Interest Rate Cap Two Years On: Outcomes for Kenya’s Economy
On 14th September 2016, the interest rate cap law came into effect, aiming at making credit affordable to the ‘common man’. The law puts a ceiling on lending rate by banks and other financial institutions to at most 4% above the Central Bank of Kenya (CBK) base rate, known as the Central Bank Rate (CBR). This was because of high cost of borrowing which deterred access to credit by a large section of the population and persistently high interest rate spreads. In early 1990s, Kenya’s financial sector was liberalized to allow market-driven interest rates. Financial sector liberalization should result in narrow interest rate spreads through competition. Despite this, interest rate spreads in Kenya were way above 10% even in the post-liberalization period.
The banking sector in Kenya is ‘oligopolistic’ in nature. With 42 licensed commercial banks, a significant share of the market is dominated by five (5) large banks. The few large banks are perceived to be stable and account for over 50% of the market share (deposits and loans). Therefore, they can attract large deposits at low deposit rates and many loan applications at higher rates, resulting in higher spreads. Such market ‘inefficiencies’ may warrant government intervention, which can be directly by being a player in the market or indirectly through legislation. This is meant to protect consumers in most cases and to ensure macroeconomic stability. Consequently, the government intervened to correct the inefficiencies in the financial sector by making into law, the Bill that caps interest rates.
Effects of Interest Rate Cap in Kenya’s Banking Sector
Interest rate levels and spread
Both interest rate and spread have significantly decreased after the cap. The interest rate for commercial banks loans and advances fell from 17.66% in August 2016 to an average of 13.7% between September 2016 and December 2017, which was 3.7% above the CBR of 10%. Further, with the CBR lowered to 9% in July 2018, the interest rate dropped slightly to an average of 12.8% in August 2018. The cap has resulted in lower interest rate spread from 11.2% in August 2016 to 4.9% in August 2018. This is evidenced in lower lending rates and increase in deposit rates from 6.4% in August 2016 to 7.9% in August 2018.
The ratio of non-performing loans (NPLs) to gross loans has generally increased across all economic sectors. NPLs in the trade sector increased from 12.7% in the second quarter of 2016 to 20.9% in the second quarter of 2018, the largest among the economic sectors (see figure below). Before being overtaken by the trade sector, building and construction generally had the largest share on NPLs from the first quarter of 2016 (17.2 %) to the first quarter of 2018 (20.6 %), which is attributed to delayed payments by both the private sector and government. NPLs have generally been on an upward trend in all the key economic sectors with a sharp rise witnessed in the first two quarters of 2018. The trend is mainly attributed to delayed loan repayments resulting from slowdown in business.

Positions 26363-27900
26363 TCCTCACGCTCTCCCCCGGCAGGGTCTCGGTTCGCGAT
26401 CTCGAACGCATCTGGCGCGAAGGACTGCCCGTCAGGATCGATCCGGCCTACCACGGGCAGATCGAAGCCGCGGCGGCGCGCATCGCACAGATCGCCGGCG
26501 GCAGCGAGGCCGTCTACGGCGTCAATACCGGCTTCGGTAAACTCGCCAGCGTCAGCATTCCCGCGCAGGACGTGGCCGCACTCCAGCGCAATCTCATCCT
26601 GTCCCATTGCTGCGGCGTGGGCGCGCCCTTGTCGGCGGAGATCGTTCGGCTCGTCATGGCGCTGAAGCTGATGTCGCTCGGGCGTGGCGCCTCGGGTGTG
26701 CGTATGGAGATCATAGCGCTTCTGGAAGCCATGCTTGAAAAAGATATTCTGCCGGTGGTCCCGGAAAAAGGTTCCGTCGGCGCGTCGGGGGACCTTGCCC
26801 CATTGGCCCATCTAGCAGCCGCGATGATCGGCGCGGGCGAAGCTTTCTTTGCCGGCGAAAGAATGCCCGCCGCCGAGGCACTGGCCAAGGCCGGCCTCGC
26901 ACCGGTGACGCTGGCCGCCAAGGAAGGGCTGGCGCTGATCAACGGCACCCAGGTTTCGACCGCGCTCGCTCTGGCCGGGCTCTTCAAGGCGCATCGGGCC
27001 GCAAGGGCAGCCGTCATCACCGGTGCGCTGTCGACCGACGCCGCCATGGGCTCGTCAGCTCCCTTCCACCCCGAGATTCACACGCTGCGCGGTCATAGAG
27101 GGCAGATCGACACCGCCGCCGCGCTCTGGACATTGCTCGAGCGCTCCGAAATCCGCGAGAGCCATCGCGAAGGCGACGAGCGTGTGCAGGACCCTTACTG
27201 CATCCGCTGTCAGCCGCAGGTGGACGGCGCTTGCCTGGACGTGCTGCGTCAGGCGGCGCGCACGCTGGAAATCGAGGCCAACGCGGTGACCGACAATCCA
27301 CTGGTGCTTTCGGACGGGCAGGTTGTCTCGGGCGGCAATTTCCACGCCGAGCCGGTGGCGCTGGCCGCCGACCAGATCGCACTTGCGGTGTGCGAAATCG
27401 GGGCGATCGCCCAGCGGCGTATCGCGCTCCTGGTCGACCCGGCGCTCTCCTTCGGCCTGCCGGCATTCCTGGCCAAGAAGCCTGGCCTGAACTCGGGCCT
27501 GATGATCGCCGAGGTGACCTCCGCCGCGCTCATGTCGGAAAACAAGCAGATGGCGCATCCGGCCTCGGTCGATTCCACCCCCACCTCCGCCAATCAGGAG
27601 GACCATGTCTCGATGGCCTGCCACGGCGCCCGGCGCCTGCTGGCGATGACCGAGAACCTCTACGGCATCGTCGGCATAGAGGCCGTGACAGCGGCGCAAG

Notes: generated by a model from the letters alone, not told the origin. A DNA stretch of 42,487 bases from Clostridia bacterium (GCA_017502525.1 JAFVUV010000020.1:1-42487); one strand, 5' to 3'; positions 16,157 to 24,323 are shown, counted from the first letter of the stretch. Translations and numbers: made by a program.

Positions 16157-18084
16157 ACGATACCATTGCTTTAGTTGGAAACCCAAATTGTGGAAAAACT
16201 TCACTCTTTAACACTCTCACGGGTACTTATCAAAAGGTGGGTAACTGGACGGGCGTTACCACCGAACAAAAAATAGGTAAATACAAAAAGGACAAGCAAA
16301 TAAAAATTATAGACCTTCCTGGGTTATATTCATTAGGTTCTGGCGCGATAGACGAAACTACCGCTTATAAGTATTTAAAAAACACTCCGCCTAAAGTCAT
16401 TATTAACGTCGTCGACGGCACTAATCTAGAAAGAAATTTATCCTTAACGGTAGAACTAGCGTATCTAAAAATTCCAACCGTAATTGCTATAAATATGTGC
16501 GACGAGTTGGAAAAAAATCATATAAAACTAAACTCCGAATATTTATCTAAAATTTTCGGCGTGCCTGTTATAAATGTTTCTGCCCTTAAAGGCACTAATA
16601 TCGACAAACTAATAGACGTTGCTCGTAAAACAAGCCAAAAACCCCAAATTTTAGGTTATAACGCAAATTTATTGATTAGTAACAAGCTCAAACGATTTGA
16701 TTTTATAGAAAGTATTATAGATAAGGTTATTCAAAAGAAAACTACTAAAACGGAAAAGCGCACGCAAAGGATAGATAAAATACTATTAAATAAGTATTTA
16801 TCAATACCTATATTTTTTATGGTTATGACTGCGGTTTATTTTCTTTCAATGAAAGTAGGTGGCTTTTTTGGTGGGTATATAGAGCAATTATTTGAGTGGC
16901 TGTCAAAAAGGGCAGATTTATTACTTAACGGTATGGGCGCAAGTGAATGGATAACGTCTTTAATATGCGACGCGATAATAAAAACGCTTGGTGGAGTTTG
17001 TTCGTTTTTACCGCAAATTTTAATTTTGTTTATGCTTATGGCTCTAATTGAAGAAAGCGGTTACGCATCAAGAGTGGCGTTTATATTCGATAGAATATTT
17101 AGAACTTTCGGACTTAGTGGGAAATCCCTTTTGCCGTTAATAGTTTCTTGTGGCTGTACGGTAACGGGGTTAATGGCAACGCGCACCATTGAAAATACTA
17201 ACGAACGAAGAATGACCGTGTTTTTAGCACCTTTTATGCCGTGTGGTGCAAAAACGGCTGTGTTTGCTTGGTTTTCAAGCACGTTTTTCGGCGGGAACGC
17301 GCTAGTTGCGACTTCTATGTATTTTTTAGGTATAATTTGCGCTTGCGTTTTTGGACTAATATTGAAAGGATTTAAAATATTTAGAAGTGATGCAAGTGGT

Share of NPLs to gross loans in key sectors (%)
Data Source: Central Bank of Kenya
Interest rate cap has resulted in a decline in commercial banks’ profits. Many commercial banks recorded decreased profits resulting from reduced interest rate spreads. In 2017, the average pre-tax profit for commercial banks was Ksh 73.39 billion compared to Ksh 85.35 billion in 2016, a 14% drop. However, in 2018, profitability in the banking sector has improved owing to a decrease in general expenses. Pre-tax profits increased by 2.1% between the first and second quarter of 2018. Similarly, pre-tax profits increased by 3.2% from Ksh 36.5 billion in the fourth quarter of 2017 to Ksh 37.7 billion in the first quarter of 2018.
Interest vs non-interest income
Non-interest income rose while interest income fell. To compensate for the decline in profits, commercial banks resorted to measures to increase their non-interest incomes. Consequently, they increased their commissions and fees, introduced new charges such as loan insurance on overdrafts and increased investments in government securities. For example, net fees and commission income increased by 35.8% in 2017 compared to 7% in 2016 for Equity Bank and 16.4% in 2017 compared to 10.3% in 2016 for KCB Bank. Net interest income for Equity Bank fell by 16.4% in 2017 compared to an increase of 23.3% in 2016 while for KCB Bank, it grew by only 2.9% in 2017 compared to 19.7% in 2016. Overall, non-interest income for commercial banks increased from 12.4% in September 2016 to 15.2% in June 2017, implying a shift to non-interest income. Further, the share of interest income in total operating income declined to 68.5% in December 2017 from 71.2% in December 2016 while non-interest income rose from 28.8% in December 2016 to 31.5% in December 2017.
Uptake of government securities
After the cap, commercial banks increased their lending to the national government which they perceive as less risky compared to small borrowers in the private sector. The share of government securities owned by commercial banks increased from 52.5% in 2015/16 to 55% in 2016/17 before slightly falling to 52% in 2017/18. This implies that as of June 2018, commercial banks were the largest holders of government securities.